As he tries to ‘out-Tory the Tories’, Starmer’s language will terrify UK’s 10m disabled people – and disgust those who remember the role of wartime Vichy collaborators
Labour has released a briefing to friendly media outlining Keir Starmer’s latest position before the party’s conference this weekend.
Naturally, it did not come to Skwawkbox. Labour’s press office has put an ’embargo’ on its release to those it has deemed fit to receive it, but as it was obtained by Skwawkbox only as a leak, it is not binding – and Skwawkbox can reveal the chilling language and imagery to which Labour’s notional leader is resorting in his desperate bid to look relevant by outflanking the Tories on the right.
Starmer’s latest slogan – after his ‘WTF’ fiasco was unsurprisingly a catastrophe – appears to be:
Community, family, country
Starmer claims in his ‘essay’ that these not Conservative ideas – but the words are strongly reminiscent of the motto of the Vichy France government that collaborated with the nazis during the second world war, “Family. Country. Work”:
There are also phrases very close to the far right buzzwords of ‘discipline and order’.
Contribute or starve?
The Labour press release claims that Starmer’s essay ‘sets out vision for a “contribution society”’ – an idea that will rightly send cold shivers down the spines of this country’s millions of disabled or unemployed people and those in poorly-paid and insecure work. Labour’s core traditional values are of a safety net that provides ‘at the point of need‘, not ‘on the basis of contribution’. Contributions are to be based on ‘broad shoulders’, on the ability to pay, separate to the issue of need.
Such are the values of a civilised society, for that matter.
And he focuses on ‘working people’, reviving the Tories’ disgusting ‘striver vs skiver’ rhetoric used by the Tories to demonise many millions of vulnerable people:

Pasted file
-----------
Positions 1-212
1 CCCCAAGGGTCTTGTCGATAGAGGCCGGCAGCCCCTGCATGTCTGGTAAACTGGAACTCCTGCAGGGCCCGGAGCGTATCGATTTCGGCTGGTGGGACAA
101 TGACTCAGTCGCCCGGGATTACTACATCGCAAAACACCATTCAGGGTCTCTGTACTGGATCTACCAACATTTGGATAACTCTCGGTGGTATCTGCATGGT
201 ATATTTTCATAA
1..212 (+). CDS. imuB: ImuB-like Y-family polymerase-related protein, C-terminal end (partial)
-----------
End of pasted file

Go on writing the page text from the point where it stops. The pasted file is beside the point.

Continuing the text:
Ahead of his first in-person Labour Party conference, Keir Starmer has set out his vision of how Labour will focus on providing security and opportunity to working people across the country.
At the heart of the Labour leader’s essay is the “contribution society” – where we all have a part to play, one in which we recognise the value of family, community and each person and each businesses’ ability to contribute to the country’s success.
Starmer also formalises the Labour right’s commitment to privatisation in the NHS, housing and the environment – a million miles from the 2019 manifesto that Starmer promised Labour members he would retain – clearly just in order to con them out of their votes:
In order to put contribution at the centre of our efforts, Labour would build an effective partnership of state and private sector to prioritise the things that we have seen really matter: health, living conditions, working conditions and the environment.
Starmer also dredges up his time as Director of Public Prosecutions (yet again), dragging crime into his essay in the hope this will reflect well on him – but again always, always regurgitating his ‘contribution’ idea – and that it’s only for ‘working people’:
In addition to pointing to policies across crime, education, health, power, and economy, Starmer proposes ten guiding principles for a contribution society.
God help those who are unable to work, work unpaid as carers or lose their jobs – because in 14,000 dreary and chilling words, Keir Starmer is signalling that he’s not interested in doing so. Instead, he is content to resort to the language of collaborators and the concepts of eugenics to appeal to the lowest bigotries and narrow values he imagines are the obsession of the working classes he clearly doesn’t really understand.
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